Nov. 22, 2012 – Attempts between Islamist and liberal-leaning parties to reach an agreement on the country's constitution over the previous months have failed. Morsi claims sweeping authority that make his decisions immune to judicial review, citing economic concerns as the reason for his power grab. Since the Muslim Brotherhood has assumed the reigns of power, they have been accused of corruption and cronyism, ignoring Egypt's soaring crime rate and plummeting economy. Mass protests greet Morsi's proclamation.
Jan. 25, 2013 – The previous month, a new constitution passed a referendum with two-thirds of Egyptian voters supporting it, although turnout was low. On the two-year anniversary of the first protests against Mubarak, hundreds of thousands of protesters return to Tahrir Square with demands for Morsi to step down. Over the coming months, the government would respond with violence to mass demonstrations across the country.
June 30, 2013 – On Morsi's first anniversary in office, millions of protestors continue to call from his exit from office. The next day, Egypt's military gives the president 48 hours to reach an agreement with demonstrators or else he faces the prospect of removal from office.
July 3, 2013 – With no progress made toward reaching an agreement, Morsi is forcibly removed from the presidency and detained by the military, who also seize high-ranking Muslim Brotherhood officials. Claiming to be a rightfully elected leader deposed by a coup, Morsi insists that he be reinstated, as do thousands of his supporters who form pro-Muslim Brotherhood protests. Cairo's Rabaa al-Adawiya mosque, seen above after security forces went through this past weekend, is one of the largest earlier pro-Morsi camps, which then becomes a flashpoint for violence between political demonstrators and the military authority.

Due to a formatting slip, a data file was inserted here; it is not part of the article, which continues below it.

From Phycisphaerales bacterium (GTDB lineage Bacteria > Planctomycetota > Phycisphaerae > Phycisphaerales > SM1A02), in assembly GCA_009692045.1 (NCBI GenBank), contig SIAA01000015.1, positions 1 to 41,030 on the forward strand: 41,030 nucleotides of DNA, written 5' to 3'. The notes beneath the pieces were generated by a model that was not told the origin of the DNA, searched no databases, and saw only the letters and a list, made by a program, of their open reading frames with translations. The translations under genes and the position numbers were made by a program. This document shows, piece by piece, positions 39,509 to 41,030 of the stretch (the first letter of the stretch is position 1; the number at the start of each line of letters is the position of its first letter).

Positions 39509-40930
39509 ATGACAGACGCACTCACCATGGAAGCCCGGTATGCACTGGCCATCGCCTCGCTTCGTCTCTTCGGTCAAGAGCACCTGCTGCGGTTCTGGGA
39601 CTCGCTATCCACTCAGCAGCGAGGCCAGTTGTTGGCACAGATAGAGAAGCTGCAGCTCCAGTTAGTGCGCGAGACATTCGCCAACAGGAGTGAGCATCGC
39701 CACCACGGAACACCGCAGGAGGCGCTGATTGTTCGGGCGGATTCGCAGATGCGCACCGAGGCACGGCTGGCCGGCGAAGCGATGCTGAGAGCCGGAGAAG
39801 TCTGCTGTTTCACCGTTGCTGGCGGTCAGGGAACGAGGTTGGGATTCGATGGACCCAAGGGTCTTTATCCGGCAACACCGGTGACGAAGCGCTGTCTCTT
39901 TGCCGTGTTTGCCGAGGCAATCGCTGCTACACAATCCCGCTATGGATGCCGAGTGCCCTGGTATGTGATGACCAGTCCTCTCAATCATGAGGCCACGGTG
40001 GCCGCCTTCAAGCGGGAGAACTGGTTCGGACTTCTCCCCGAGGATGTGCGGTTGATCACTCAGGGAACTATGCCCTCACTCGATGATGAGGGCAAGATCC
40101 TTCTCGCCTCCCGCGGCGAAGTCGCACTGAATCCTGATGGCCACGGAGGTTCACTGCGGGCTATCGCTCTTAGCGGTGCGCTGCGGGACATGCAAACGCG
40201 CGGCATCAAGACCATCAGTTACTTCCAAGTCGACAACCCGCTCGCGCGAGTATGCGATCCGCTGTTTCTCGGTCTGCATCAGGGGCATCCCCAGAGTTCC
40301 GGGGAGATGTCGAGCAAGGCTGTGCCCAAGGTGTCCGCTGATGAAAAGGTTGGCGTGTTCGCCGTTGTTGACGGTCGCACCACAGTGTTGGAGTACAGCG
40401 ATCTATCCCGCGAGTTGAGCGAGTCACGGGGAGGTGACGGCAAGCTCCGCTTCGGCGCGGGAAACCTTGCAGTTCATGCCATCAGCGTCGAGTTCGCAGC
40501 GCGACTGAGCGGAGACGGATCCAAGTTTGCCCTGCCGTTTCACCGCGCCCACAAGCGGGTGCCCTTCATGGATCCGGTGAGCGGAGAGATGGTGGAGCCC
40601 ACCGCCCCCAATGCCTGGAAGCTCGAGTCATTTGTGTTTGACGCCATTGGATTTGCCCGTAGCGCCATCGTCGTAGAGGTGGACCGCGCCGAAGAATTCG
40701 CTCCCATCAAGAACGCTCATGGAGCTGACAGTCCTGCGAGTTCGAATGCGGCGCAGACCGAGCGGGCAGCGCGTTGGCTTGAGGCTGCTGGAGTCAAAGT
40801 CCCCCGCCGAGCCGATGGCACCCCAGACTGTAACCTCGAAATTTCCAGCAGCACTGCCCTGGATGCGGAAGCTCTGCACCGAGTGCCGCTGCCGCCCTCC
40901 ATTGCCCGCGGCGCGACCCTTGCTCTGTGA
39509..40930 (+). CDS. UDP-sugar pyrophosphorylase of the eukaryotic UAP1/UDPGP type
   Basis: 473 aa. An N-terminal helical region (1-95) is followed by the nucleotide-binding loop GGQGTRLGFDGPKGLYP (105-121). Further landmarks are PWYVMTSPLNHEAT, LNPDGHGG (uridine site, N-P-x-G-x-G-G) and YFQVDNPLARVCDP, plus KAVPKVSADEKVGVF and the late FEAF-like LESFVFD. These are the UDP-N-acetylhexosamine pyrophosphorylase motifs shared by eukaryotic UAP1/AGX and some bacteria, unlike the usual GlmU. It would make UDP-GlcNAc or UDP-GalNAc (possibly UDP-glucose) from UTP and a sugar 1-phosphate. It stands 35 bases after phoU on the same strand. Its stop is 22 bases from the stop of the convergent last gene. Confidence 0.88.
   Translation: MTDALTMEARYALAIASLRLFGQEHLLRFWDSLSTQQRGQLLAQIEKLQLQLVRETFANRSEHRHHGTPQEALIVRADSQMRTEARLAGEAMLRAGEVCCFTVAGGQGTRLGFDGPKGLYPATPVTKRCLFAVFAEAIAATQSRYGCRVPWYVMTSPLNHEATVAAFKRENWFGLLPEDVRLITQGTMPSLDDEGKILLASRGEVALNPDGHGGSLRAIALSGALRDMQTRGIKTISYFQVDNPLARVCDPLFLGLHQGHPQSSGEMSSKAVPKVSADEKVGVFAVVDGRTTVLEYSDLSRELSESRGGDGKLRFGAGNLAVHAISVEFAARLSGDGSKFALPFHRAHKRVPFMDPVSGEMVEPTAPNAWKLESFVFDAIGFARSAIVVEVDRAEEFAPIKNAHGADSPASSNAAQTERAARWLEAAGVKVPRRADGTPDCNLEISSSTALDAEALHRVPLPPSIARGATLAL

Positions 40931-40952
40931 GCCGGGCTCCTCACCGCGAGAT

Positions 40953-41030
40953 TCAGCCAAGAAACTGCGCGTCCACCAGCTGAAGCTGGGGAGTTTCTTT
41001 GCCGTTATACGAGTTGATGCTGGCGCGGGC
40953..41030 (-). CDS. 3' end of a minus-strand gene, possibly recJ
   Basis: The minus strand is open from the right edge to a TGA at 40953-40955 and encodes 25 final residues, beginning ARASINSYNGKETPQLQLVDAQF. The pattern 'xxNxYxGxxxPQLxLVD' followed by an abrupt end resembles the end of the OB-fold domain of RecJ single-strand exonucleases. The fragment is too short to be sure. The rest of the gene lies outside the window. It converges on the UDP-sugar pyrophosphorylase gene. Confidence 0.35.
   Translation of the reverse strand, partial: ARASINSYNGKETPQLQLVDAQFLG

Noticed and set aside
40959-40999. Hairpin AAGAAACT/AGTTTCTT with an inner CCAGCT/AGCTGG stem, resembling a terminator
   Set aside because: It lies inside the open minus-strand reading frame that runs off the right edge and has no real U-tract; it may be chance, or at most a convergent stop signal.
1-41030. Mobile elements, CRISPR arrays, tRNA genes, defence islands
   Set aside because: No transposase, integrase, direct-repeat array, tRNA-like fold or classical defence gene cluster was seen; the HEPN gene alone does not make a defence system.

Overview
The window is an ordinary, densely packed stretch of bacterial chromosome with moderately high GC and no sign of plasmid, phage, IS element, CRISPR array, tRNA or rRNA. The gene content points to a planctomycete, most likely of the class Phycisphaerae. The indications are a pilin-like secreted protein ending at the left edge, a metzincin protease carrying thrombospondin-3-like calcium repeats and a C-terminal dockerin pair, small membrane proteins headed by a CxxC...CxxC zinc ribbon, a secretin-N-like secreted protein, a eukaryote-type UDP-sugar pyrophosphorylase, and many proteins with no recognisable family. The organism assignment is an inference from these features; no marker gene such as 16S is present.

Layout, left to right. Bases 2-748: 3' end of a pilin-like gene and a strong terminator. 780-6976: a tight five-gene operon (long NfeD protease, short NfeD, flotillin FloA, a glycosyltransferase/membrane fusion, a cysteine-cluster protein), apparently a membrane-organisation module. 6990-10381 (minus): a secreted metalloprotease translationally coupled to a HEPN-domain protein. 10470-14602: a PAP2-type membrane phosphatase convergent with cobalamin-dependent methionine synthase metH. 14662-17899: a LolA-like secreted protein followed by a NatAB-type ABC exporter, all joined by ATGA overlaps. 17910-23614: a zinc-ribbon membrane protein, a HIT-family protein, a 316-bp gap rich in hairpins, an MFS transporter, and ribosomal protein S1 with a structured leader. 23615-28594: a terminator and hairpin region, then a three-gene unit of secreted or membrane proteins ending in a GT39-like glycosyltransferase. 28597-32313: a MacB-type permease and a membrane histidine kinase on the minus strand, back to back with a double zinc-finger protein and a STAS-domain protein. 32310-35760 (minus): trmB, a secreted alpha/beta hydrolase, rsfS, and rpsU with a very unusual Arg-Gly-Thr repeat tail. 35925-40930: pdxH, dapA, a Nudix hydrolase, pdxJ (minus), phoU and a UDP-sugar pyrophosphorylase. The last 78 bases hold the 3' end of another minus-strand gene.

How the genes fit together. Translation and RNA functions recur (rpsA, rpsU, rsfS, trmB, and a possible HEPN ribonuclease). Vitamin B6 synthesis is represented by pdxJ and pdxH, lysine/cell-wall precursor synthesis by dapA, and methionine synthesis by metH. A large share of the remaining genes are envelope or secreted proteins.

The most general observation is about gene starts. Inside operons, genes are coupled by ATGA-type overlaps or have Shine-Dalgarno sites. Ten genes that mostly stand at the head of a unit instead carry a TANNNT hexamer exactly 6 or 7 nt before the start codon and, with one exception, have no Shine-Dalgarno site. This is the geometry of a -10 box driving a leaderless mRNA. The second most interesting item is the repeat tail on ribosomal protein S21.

Aug. 14, 2013 – Security forces backed with armored vehicles and bulldozers begin to move in on demonstrators in sit-ins and protest camps, violently dispersing protesters by setting fire to their tents, as seen in the middle photo, and opening fire on them, setting the course for street skirmished that claimed an estimated 900 lives.
This weekend, authorities suggested that they could once again disband the Muslim Brotherhood, which would return the group to its decades-long pre-revolution status.
NEWS: Are Revolutions Contagious?
Top photo: An Egyptian man walks through what remains after police cleared a protester encampment at Rabaa al-Adawiya mosque in Cairo. Credit: Corbis Images; Middle photo: Getty Images